EUGENE, Ore. — To Julia Scher, a freshman at South Eugene High School, the school’s team name, the Axemen, represents “all the ways in which girls are considered second at our school.”

In a statement to the Oregon State Board of Education, Scher, 15, said the male-gendered moniker has an effect on students, whether they see it or not, and that the name perpetuates long-standing discrimination under the guise of tradition.

“The mascot name, Axemen, has made me, and many of my teammates and friends feel excluded and less important than the boys, not just in athletics, but everyday in little ways, all over the school,” Scher said. “I realize that the name Axemen was not created with the intention to discriminate against girls. It was created a long time ago, when girls were not considered strong enough to compete in sports. As a lifelong athlete, I am glad those days are long over, but unfortunately, we still live with many leftover issues, including unequal locker rooms, attitudes about girls sports, and the name Axemen, which excludes everyone who does not identify as male. These leftovers affect girls’ lives by keeping stereotypes alive and feeding into the idea that girls are not as worthy as boys.”

Scher read her statement, titled “I am not an Axemen,” to the board earlier this month in the hope that the board would add a rule or policy barring schools in Oregon from “discriminating on the basis of gender” through their team names and mascots.

No state or local district rules currently prohibit Oregon public schools from using gender-based mascots or team names.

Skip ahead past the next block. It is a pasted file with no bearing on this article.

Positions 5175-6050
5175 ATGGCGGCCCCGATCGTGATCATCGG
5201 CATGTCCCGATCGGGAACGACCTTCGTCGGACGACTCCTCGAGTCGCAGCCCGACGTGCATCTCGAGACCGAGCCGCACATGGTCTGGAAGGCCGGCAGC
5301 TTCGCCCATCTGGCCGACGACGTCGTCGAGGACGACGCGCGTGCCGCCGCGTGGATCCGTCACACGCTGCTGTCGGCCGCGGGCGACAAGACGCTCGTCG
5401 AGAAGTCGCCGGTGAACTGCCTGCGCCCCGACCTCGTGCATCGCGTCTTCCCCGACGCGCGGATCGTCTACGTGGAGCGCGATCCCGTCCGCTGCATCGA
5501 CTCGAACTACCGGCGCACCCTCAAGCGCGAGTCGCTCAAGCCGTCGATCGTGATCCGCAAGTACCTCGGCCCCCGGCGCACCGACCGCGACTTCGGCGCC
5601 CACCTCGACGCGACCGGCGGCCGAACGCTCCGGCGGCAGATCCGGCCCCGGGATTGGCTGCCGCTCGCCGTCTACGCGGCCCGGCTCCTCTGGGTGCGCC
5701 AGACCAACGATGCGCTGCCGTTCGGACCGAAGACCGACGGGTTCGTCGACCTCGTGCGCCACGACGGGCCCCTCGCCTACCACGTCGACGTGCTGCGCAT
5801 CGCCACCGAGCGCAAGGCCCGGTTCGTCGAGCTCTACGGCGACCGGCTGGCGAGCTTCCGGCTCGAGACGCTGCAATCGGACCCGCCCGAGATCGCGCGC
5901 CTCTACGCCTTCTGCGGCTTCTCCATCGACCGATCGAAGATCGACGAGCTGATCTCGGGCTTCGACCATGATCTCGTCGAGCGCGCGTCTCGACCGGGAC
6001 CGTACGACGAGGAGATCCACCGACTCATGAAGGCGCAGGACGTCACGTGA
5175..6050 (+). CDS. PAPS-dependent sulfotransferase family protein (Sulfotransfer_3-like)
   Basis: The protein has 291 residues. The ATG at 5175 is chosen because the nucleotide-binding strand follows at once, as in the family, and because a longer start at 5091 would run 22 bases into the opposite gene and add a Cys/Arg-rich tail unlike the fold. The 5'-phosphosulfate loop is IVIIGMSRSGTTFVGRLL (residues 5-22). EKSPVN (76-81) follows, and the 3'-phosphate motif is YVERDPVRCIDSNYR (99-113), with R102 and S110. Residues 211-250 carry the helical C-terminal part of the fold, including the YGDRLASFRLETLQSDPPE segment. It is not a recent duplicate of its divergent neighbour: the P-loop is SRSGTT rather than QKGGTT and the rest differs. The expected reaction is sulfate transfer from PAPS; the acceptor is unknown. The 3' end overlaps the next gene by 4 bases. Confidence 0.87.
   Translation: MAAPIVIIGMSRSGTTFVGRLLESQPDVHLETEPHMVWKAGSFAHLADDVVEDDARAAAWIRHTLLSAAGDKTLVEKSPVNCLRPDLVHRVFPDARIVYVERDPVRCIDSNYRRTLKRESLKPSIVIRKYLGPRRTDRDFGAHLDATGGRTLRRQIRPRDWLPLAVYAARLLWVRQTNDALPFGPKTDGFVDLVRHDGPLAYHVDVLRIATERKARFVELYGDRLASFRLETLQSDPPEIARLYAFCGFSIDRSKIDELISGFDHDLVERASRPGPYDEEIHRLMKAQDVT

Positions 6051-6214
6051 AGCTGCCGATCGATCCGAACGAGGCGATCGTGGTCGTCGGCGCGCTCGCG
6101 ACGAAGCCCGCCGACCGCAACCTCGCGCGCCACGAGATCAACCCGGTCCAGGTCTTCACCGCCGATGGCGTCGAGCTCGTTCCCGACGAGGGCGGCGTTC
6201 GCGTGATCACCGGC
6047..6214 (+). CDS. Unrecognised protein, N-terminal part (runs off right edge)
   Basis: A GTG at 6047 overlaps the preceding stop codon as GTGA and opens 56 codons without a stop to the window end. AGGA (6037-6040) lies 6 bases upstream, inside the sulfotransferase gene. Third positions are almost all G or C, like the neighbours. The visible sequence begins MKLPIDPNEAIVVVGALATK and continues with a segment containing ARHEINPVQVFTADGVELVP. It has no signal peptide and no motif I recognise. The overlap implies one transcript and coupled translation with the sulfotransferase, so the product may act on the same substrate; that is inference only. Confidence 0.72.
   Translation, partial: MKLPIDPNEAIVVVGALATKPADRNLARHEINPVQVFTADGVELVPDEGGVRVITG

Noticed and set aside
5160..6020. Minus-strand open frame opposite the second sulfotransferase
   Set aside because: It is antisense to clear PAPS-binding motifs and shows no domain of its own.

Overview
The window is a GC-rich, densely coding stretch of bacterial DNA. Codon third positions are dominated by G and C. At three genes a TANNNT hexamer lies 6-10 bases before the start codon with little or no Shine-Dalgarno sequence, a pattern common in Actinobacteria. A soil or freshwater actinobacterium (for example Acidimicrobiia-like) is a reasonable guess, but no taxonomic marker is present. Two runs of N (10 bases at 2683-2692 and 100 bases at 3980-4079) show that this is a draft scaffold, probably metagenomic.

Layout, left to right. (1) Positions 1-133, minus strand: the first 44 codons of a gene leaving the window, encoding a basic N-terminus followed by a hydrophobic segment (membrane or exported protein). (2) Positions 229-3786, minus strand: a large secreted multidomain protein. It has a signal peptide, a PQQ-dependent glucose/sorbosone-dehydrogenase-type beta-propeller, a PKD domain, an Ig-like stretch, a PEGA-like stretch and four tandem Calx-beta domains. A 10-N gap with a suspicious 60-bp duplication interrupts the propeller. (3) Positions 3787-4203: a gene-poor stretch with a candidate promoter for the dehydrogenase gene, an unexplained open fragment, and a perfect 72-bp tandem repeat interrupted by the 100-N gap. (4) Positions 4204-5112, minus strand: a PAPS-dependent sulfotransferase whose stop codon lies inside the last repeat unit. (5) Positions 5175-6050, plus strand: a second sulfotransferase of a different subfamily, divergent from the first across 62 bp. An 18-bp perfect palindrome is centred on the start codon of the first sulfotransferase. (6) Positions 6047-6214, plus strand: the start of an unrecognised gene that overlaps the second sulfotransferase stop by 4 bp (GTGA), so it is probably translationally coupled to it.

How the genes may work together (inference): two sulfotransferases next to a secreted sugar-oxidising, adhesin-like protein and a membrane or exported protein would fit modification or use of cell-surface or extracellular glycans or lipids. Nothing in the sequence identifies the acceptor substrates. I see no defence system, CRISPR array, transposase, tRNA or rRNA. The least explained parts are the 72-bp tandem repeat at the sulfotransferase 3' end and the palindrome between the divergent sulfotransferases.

Only a handful of high schools in Oregon have gender-based mascots or team names, including the Astoria High School Fishermen, the Grants Pass Cavemen, the C.S. Lewis Academy Watchmen, Benson Polytechnic High School Techmen and the Sherwood High School Bowmen. Oregon had 247 high schools in the 2016-17 school year. Almost all of the schools are represented by animal mascots.

Giving “Axemen” name the ax not a new idea

Scher is not the first student to propose changing the Axemen team nickname.

District spokeswoman Kerry Delf recently confirmed that there have been “some student-generated petitions and discussions about changing the Axemen name in past decades.”

Scher said she’s well aware of that.

“This complaint about the Axemen being gender discriminatory has been filed twice before,” Scher wrote in her statement. “I know I’m not alone. I hope you can understand how the Axemen and other male-gendered mascots are shushing girls in other Oregon schools, too. They are not learning about equity or equal rights, or how to be confident, or how to be leaders. They are learning how to be quiet and how to be shushed.”

The district acknowledged that the team name dates to an era of all-male sports teams — a fact noted in the school’s online history:

“The axe was the first symbol that students and athletes rallied around at the school, and the team name The Axemen has been in use for some teams since the 1930s, a time when interscholastic sports teams were all male,” the district website states. “Over the years, and again recently, students, parents and community members have raised concerns that the team name The Axemen may not be inclusive of all athletes and students.”

Whether the Axemen team name will continue to represent South Eugene High School remains to be seen, but a community forum scheduled for Wednesday in the school’s auditorium is likely to provoke a spirited discussion.